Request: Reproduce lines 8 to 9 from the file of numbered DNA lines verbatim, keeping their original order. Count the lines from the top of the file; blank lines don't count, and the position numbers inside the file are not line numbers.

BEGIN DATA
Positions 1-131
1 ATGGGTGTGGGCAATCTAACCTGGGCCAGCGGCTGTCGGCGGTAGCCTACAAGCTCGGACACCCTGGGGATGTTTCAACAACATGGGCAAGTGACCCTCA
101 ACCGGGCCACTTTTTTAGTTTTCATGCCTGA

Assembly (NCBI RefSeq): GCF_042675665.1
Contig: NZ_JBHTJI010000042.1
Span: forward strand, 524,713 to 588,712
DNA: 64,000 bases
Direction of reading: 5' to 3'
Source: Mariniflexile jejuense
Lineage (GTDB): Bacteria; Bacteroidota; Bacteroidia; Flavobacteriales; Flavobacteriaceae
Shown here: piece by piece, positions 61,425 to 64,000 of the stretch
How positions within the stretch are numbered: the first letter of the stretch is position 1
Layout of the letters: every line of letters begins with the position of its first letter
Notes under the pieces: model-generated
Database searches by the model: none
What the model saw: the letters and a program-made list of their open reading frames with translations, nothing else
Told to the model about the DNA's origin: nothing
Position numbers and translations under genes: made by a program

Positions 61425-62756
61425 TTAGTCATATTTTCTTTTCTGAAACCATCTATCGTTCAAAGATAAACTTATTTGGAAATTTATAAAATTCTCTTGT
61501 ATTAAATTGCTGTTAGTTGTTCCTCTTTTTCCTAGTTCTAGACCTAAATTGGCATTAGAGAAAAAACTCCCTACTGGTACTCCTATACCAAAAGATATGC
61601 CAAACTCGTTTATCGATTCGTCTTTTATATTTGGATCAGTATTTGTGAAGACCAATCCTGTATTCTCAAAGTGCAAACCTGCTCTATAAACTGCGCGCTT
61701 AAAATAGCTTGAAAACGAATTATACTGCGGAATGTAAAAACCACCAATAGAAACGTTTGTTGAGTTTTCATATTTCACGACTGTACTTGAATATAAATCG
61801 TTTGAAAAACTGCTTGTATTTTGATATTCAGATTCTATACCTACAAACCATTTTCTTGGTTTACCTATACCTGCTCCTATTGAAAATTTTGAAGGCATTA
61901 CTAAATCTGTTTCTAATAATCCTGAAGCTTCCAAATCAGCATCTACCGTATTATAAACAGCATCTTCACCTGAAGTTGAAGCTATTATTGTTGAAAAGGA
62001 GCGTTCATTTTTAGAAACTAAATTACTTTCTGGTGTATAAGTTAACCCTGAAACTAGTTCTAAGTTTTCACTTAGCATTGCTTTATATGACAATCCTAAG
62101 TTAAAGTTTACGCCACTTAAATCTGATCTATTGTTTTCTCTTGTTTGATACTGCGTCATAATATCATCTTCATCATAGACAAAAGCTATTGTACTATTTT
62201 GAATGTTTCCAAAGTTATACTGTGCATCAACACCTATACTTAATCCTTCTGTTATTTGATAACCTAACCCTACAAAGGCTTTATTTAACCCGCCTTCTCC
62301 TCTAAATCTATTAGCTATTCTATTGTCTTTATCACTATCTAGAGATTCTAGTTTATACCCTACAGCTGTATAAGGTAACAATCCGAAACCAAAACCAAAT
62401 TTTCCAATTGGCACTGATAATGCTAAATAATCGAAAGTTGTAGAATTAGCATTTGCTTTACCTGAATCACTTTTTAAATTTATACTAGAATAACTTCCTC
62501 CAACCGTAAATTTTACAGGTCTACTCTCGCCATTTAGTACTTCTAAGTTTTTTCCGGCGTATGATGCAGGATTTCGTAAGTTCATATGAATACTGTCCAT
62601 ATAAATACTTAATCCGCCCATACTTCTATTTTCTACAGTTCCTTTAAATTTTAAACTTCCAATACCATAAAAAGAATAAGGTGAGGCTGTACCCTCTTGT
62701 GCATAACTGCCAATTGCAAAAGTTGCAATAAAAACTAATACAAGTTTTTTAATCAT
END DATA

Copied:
Direction of reading: 5' to 3'
Source: Mariniflexile jejuense